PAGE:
Help end child hunger

Fragment Processor

Prev: Vertex Processor Next: Setup for GLSL
 

The fragment processor is where the fragment shaders run. This unit is responsible for operations like:

  • Computing colors, and texture coordinates per pixel
  • Texture application
  • Fog computation
  • Computing normals if you want lighting per pixel

The inputs for this unit are the interpolated values computed in the previous stage of the pipeline such as vertex positions, colors, normals, etc…

In the vertex shader these values are computed for each vertex. Now we’re dealing with the fragments inside the primitives, hence the need for the interpolated values.

As in the vertex processor, when you write a fragment shader it replaces all the fixed functionality. Therefore it is not possible to have a fragment shader texturing the fragment and leave the fog for the fixed functionality. The programmer must code all effects that the application requires.

The fragment processor operates on single fragments, i.e. it has no clue about the neighboring fragments. The shader has access to OpenGL state, similar to the vertex shaders, and therefore it can access for instance the fog color specified in an OpenGL application.

One important point is that a fragment shader can’t change the pixel coordinate, as computed previously in the pipeline. Recall that in the vertex processor the modelview and projection matrices can be used to transform the vertex. The viewport comes into play after that but before the fragment processor. The fragment shader has access to the pixels location on screen but it can’t change it.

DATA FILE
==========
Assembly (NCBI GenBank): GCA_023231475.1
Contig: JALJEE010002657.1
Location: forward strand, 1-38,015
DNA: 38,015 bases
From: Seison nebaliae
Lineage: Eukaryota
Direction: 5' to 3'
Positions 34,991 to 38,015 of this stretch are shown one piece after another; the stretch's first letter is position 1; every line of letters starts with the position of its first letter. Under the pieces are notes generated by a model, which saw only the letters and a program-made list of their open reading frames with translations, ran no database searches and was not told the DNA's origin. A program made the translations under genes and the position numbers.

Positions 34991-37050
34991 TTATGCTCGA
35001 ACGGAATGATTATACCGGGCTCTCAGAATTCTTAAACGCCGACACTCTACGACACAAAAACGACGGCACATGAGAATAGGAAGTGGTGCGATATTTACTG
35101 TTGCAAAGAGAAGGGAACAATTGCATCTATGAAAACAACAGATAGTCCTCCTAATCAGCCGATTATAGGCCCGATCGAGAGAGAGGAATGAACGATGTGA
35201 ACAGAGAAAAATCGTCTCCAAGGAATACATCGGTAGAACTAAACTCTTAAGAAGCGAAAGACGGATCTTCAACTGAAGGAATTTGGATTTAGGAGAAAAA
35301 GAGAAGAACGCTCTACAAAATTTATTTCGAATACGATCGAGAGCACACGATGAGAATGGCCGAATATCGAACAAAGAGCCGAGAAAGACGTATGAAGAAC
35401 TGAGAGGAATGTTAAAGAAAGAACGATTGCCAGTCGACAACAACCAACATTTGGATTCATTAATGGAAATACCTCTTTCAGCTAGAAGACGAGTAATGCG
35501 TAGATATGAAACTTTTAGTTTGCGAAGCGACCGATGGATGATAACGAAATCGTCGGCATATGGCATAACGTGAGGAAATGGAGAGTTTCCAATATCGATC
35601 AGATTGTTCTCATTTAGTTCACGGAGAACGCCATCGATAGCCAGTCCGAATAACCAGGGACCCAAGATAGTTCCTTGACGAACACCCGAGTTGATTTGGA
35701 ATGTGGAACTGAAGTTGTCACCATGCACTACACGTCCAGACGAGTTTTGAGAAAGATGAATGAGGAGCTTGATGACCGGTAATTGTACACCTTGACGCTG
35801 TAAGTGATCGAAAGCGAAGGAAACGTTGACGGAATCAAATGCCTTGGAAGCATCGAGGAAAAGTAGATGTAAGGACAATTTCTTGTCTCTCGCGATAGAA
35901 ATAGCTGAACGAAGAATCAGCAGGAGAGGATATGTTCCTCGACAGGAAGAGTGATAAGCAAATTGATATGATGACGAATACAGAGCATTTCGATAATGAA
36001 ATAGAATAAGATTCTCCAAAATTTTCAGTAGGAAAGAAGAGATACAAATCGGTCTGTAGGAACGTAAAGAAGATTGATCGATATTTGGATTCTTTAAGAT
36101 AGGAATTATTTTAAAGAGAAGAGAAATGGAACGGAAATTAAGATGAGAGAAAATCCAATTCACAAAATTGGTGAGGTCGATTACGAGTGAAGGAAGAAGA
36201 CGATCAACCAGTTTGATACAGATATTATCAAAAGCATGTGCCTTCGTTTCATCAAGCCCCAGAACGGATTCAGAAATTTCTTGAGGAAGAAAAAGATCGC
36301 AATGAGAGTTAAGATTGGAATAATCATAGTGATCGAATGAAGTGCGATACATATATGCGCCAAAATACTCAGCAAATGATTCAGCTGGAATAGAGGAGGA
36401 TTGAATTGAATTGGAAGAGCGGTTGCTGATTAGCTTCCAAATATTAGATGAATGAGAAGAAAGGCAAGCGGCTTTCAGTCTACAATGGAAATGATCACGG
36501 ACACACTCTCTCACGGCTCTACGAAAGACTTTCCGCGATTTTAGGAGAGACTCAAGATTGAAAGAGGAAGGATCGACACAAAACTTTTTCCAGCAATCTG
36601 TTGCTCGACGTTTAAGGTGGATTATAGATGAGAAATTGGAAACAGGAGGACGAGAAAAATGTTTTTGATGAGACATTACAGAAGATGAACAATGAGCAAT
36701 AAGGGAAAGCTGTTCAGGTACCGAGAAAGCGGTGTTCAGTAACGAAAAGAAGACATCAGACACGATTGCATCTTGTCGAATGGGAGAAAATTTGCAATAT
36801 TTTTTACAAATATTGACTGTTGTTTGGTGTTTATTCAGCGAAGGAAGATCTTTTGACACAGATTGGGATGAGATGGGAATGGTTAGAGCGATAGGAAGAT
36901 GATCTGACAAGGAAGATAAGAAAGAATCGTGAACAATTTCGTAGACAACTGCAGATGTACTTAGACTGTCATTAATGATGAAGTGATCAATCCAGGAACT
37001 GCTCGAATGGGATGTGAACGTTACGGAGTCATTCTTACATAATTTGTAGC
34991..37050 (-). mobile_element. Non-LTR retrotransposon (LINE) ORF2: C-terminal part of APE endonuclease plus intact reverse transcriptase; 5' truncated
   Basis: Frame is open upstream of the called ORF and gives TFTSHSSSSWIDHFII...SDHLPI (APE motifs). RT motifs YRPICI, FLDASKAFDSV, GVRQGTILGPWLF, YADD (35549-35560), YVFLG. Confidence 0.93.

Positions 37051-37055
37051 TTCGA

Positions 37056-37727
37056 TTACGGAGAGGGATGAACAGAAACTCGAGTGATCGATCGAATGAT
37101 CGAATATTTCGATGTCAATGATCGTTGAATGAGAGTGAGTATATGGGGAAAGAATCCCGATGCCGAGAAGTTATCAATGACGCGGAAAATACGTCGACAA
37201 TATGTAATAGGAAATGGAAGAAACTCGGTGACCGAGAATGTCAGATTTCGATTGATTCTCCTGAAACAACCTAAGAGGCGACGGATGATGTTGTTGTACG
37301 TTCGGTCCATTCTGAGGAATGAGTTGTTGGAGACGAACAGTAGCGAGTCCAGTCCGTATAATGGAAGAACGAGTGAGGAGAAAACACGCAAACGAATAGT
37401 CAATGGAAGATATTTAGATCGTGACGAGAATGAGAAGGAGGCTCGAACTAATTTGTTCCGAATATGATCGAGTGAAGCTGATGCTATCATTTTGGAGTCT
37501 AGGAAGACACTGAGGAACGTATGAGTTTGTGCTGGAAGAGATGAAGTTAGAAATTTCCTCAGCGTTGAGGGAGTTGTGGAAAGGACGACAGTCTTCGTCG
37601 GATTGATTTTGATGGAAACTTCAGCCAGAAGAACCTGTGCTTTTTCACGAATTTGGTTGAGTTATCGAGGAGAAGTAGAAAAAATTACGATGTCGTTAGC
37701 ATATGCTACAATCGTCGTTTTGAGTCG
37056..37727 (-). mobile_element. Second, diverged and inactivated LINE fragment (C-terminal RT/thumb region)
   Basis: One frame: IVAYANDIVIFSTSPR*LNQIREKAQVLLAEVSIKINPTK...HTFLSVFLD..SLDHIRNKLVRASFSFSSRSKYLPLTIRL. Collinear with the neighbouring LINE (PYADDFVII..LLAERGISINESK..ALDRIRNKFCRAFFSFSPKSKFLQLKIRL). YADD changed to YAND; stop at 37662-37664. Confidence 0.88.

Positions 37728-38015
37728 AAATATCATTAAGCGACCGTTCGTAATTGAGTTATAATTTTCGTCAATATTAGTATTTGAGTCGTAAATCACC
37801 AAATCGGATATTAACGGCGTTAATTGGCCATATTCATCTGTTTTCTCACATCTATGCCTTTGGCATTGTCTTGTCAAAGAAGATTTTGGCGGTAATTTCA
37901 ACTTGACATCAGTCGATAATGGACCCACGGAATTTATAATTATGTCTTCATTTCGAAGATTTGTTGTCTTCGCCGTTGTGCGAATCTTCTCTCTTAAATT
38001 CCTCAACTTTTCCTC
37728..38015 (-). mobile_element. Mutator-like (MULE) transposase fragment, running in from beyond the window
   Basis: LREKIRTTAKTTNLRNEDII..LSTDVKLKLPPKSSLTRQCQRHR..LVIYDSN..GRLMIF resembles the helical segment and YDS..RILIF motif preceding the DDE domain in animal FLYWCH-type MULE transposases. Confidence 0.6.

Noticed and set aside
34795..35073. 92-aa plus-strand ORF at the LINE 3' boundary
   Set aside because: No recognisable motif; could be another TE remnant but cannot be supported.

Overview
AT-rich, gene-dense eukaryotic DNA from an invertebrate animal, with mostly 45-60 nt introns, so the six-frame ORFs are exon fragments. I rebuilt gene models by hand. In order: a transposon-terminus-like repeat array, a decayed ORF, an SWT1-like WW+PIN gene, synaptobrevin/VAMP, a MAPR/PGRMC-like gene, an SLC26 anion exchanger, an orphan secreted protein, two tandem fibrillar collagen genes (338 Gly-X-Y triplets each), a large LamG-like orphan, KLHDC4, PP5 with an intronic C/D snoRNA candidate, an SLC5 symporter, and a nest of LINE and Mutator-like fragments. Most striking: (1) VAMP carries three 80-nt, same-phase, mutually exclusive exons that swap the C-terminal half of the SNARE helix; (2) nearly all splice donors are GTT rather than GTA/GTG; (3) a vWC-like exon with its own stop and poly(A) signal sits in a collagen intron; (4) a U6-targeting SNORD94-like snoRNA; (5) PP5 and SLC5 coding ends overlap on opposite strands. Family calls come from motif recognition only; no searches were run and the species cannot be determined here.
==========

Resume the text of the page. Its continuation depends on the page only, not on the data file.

A fragment shader has two output options:

  • to discard the fragment, hence outputting nothing
  • to compute either gl_FragColor (the final color of the fragment), or gl_FragData when rendering to multiple targets.

Depth can also be written although it is not required since the previous stage already has computed it.

Notice that the fragment shader has no access to the frame buffer. This implies that operations such as blending occur only after the fragment shader has run.

 

Prev: Vertex Processor Next: Setup for GLSL
 

2 Responses to “Fragment Processor”

  1. Hello dear lighthouse team :)

    This series of tutorials is ridiulously amazing and well written, and untill know i haven’t found
    any tutorials in this quality, so i want to thank you for that very very much!

    But i also have a question :)
    When you wrote: ‘The fragment shader has access to the pixels location on screen but it can’t change it.’ -> with ‘…has acces to the pixels location on screen…’ I suppose you mean the position in
    ‘3D’ space right? which are then interpreted by the frustum.
    This may be something obvious but i cannot figure what you meant there exactly :)

    Again, thank you very much, and keep the site up, I have to go for that donation button!

    greetings and all the best from luxembourg, Jesse

    take care

    • Hi Jesse,

      Thanks for your kind words.

      In the fragment shader there is an input variable called gl_FragCoord, which contains the window relative coordinates, namely the X and Y window coordinates.

      Best Regards,

      Antonio

Leave a Reply

(required)

(required)


*

You may use these HTML tags and attributes: <a href="" title=""> <abbr title=""> <acronym title=""> <b> <blockquote cite=""> <cite> <code> <del datetime=""> <em> <i> <q cite=""> <strike> <strong>

© 2014 Lighthouse3d.com Suffusion theme by Sayontan Sinha